• For Me and My Gal

    For Me and My Gal


    Solid. Like a 900-page novel turned into a 90-minute picture. With twists and turns and twists and turns. And songs! Judy Garland is so great here.

  • I Carry You With Me

    I Carry You With Me


    This is a very sensitive and thoughtful film. Very pleasant. The director Heidi Ewing is not a formalist theorist.

  • Swimming Out Till the Sea Turns Blue

    Swimming Out Till the Sea Turns Blue


    I love Jia, but this seemed a bit… PBS-ish. Just talking heads.

  • Mangrove



    I love court room dramas and I love movies with a very simple progressive agenda.

  • Time



    Wow. This was great. I cried.

  • The Salt of Tears

    The Salt of Tears


    Like a lot of later Garrel, this follows the various romantic and sexual comings together and driftings apart of a group of people – here, centered on Luc, a young carpenter from the sticks who comes to Paris to attend a fancy cabinetmaking school. First, he falls for Jemila, then for an old high school flame, then for a nurse he meets in the city. As usual in later career, Garrel shoots in an almost bleached-out low-contrast black and white,…

  • The Human Voice

    The Human Voice


    Minor Almodovar.

  • The Calming

    The Calming


    This one crept up on me. About twenty minutes into it, I thought to myself: jeez, this is a real snoozefest. It’s an autobiographical portrait of a young Chinese documentarian/artist. Interestingly, though, in depicting her own life, Song presents only moments of isolation and insignificance, leeching out all feeling from the tedium of her own existence. We see her walking around by herself, sitting alone by herself, sitting on moving trains by herself. She meets up with people, but every…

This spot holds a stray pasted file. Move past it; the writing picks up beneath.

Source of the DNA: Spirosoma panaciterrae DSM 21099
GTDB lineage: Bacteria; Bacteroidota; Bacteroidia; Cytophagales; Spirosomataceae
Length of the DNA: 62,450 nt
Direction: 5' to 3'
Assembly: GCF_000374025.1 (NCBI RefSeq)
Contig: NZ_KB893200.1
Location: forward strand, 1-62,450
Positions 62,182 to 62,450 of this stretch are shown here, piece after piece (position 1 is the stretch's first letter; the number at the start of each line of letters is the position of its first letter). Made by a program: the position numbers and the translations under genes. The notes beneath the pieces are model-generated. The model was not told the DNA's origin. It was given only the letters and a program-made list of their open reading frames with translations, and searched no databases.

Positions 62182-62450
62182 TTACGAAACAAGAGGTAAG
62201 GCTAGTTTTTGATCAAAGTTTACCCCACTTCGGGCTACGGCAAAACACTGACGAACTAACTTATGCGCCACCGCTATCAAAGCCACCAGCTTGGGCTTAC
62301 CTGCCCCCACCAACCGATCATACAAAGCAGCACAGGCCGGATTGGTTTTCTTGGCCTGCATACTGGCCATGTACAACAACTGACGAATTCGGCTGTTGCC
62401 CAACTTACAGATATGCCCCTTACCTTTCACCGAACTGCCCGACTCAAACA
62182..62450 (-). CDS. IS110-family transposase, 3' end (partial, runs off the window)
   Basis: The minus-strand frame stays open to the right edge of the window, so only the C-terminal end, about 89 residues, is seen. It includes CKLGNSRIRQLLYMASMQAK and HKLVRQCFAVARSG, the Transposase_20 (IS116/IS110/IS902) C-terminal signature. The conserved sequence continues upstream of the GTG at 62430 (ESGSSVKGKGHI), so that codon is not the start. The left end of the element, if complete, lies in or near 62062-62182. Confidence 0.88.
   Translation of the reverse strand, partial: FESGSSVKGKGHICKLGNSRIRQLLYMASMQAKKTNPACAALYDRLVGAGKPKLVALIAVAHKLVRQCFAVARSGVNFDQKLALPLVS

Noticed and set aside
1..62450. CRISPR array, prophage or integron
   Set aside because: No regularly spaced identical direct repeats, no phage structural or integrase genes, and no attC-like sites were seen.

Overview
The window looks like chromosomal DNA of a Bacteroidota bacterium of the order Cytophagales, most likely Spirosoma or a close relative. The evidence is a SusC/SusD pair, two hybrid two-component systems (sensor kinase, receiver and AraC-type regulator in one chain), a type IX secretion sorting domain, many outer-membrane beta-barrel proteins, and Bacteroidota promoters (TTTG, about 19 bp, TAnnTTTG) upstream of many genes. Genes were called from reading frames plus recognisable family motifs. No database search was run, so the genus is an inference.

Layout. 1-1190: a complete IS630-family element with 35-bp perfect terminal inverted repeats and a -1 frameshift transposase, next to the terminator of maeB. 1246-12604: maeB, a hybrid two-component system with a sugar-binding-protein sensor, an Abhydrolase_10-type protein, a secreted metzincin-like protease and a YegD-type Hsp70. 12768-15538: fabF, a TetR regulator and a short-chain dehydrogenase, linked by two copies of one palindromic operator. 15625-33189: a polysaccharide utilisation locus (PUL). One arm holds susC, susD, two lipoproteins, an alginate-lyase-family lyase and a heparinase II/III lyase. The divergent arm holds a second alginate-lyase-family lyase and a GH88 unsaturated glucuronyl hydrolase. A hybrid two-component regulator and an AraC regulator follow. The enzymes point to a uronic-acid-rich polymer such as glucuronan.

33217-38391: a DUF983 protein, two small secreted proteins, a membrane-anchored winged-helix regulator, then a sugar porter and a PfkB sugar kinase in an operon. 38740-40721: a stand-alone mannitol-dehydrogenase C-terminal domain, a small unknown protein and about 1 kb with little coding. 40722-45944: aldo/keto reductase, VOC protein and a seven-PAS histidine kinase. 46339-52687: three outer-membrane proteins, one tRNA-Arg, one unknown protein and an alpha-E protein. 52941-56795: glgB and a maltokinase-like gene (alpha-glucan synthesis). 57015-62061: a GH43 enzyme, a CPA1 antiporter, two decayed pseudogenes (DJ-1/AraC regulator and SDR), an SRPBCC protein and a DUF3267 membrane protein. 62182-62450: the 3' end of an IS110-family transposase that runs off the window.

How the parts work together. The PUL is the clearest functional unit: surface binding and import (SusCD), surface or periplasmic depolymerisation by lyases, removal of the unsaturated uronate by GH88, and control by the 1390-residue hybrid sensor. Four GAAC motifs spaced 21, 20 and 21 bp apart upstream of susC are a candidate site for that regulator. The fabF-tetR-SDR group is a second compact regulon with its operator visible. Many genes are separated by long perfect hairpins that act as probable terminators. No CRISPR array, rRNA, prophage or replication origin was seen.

This took a while to get into the swing of things: the first thirty minutes were a bit slow for me; they seemed bit too overviewish, if you ask me. But once they started talking about the surveillance, it really picked up, became fascinating. The last hour or so was compelling watching. By the end – as with most documentaries about King and the 60s, I got a little choked up. America’s so fucked up: always has been, probably always…

  • The Monopoly of Violence

    The Monopoly of Violence


    Fascinating documentary of violent confrontations between protesters and police in France during the yellow vest protests – employing smartphone video footage shot by people involved in the protests and journalists edited together with talking head interviews with political philosophers and a smattering of protesters and a couple members of the police. The footage itself is eerie, disconcerting, creepy: the black-clad, faceless police force in this democratic country has the appearance of a fascist army, out of control. The film clearly…

  • Malmkrog



    Unlike many ardent film buffs, I generally like talking films: talking seems just as – maybe even more – important than the visual design. But that’s just me. So I liked this one because it’s just three and a half hours of a group of 19th Russian aristocrats – speaking in French – talking about philosophy and politics and ethics and God.

    The discussion itself is meandering, both inspiring and enervating. One the one hand, it’s comforting to hear people…

  • Stray Dogs

    Stray Dogs


    Given that Tsai has a reputation as a radical visual stylist and a purveyor of mood, it was fascinating to see him here paying such attention to narrative -- though given his radical visual style, you only quite begin to notice that he's even telling a story maybe one-third of the way into the movie. I had the same feeling I had years ago watching Jacques Rivette's L'AMOUR FOU: sometimes a really smart director working in an experimental vein can…